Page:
(Editor’s Note: Atlantic General Hospital and Health System issued a recap this week on its COVID-19 response while also looking forward. We thought it was worthy of sharing in its entirety.)
For more than 13 months, Atlantic General Hospital and Health System and its frontline staff have been at the forefront of COVID-19 efforts to mitigate the effects of this devastating pandemic on communities of the Eastern Shore. The organization rallied early on to give patients fighting severe COVID-19 early access to the latest treatments and therapeutics not yet being offered by larger hospitals and major academic medical centers. That same flexibility and forward thinking brought treatment for more moderate coronavirus infections to Worcester County as well as the Lower Eastern Shore’s first of many community vaccination clinics.
In April of 2020, just five weeks after the first case of COVID-19 was diagnosed in Worcester County, Atlantic General Hospital began treating inpatients with convalescent plasma as part of a Mayo Clinic study, in partnership with the Blood Bank of Delmarva.
The trial, which included more than 35,000 patients at hospitals across the country, ultimately led to the U.S. Food and Drug Administration’s emergency use authorization of a refined treatment regimen of high-antibody-level convalescent plasma for hospitalized patients early in the course of their COVID-19 disease.
The infusion treatment uses the antibody-rich plasma of now healthy coronavirus survivors to help the patients fight the virus. Additional trials are still underway in the U.S. and internationally to learn more about the benefits of convalescent plasma.
Atlantic General also began providing another therapy to qualified COVID-19 patients, an antiviral called remdesivir, in early May 2020. The medication was originally developed to treat hepatitis C and respiratory syncytial virus (RSV) and is used to treat a wide range of viruses. Remdesivir received FDA emergency use authorization to treat COVID-19 in April 2020.
Despite the ongoing strain on supply chains for a variety of supplies and pharmaceuticals at the time, Atlantic General was able to maintain stock of the drug, which has since proven to shorten recovery time for patients hospitalized for COVID-19 and likely prevents a worsening or progression of the disease.
In early December 2020, it was announced Atlantic General Hospital would be one of the first six treatment sites in the state of Maryland to offer the monoclonal antibody therapeutic bamlanivimab to high risk patients with mild to moderate COVID-19 infection.
The therapeutic mimics immune system antibodies that block viruses. It was granted emergency use authorization by the FDA for treatment of individuals with COVID-19 before severe symptoms occur, to reduce the chances of the infection worsening and requiring hospitalization.
More recent research has shown that combining bamlanivimab with etesevimab, another monoclonal antibody therapeutic, offers significant improvement in patient outcomes. To date, Atlantic General Hospital has provided the infusion therapy to 150 outpatients to prevent a worsening of their disease.
On Jan. 16, 2021, Atlantic General held its first COVID-19 community vaccination clinic in an effort to utilize doses of Moderna’s COVID-19 vaccine remaining after staff vaccination. The event, for 735 individuals ages 75 and older, was the first community clinic in Maryland, coming just ahead of the state’s formal transition to Phase 1B.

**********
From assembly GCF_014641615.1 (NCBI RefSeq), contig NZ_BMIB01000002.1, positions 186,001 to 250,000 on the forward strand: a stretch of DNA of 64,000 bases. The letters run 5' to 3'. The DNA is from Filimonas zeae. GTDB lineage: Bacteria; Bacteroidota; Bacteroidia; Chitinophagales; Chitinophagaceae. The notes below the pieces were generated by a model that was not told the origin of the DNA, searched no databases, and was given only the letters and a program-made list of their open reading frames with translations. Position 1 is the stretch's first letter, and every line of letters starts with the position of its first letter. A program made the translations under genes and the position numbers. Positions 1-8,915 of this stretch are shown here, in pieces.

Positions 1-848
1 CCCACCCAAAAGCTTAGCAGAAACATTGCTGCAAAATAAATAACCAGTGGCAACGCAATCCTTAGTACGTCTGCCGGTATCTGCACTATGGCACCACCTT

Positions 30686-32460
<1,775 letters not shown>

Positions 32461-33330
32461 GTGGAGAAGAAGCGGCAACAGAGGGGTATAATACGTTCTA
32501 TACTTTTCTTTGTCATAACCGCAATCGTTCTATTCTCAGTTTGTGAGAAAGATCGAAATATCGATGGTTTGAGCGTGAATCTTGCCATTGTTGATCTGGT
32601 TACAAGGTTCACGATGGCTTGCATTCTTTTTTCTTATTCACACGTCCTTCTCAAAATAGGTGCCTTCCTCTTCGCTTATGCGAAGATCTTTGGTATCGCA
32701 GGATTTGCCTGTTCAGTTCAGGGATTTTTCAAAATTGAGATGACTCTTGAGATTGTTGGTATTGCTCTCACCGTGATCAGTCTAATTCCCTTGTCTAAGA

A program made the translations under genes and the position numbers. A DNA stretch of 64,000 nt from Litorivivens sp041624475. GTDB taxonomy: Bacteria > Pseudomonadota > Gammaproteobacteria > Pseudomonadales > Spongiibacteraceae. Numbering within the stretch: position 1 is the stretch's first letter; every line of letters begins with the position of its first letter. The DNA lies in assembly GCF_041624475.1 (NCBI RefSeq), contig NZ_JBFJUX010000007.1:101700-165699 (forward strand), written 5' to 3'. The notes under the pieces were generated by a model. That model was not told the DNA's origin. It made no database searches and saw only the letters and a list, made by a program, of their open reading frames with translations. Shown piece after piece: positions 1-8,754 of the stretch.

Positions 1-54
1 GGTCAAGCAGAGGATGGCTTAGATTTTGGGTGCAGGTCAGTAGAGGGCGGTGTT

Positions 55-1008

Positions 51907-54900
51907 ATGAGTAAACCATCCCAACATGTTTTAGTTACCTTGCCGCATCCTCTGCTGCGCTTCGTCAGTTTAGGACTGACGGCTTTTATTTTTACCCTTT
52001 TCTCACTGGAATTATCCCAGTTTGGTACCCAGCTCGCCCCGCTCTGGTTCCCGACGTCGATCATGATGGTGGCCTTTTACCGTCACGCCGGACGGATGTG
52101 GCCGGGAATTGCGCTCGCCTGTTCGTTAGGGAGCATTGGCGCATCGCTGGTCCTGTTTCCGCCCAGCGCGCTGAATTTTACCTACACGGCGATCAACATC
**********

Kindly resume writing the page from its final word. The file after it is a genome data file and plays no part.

AGH has been holding weekly clinics since that time, in addition to vaccine administration through the state of Delaware at their Atlantic General Health System (AGHS) physician practices located in Sussex County. To improve patient access, AGHS will soon offer COVID-19 vaccines at their Maryland offices as well.
In the next week or two, the small community hospital anticipates reaching the 10,000-doses-administered mark in the campaign to vaccinate residents against COVID-19. To date, more than 31% of the population of Worcester County has been fully vaccinated through combined efforts of Atlantic General Hospital, the Worcester County Health Department and local retail pharmacies. With these collaborative efforts, the percentage of Worcester County residents vaccinated has consistently been one of the top three jurisdictions in the state.
Atlantic General’s approach to community vaccination continues to evolve as they make plans to specifically target underserved areas to reach individuals who are unable to schedule an appointment at a traditional vaccine clinic, due to disability, technological barriers or lack of transportation.
“Our staff has worked tirelessly over the past year to combat surges in COVID-19 community infection rates and keep patients, family members and each other safe, while never losing sight of the individual – the patient who is scared and suffering and alone or the one who is tired but so thankful to finally be able to go home, or the distraught family member who cannot visit their sick loved one,” said Michael Franklin, president and CEO of Atlantic General Hospital. “It takes a lot of empathy and emotional energy, in addition to their expertise. They have quickly pivoted to respond to the changing face of this pandemic, and I cannot thank them enough. We still have a ways to go, and I’m proud we’re able to offer this kind of high quality, compassionate care to our community.”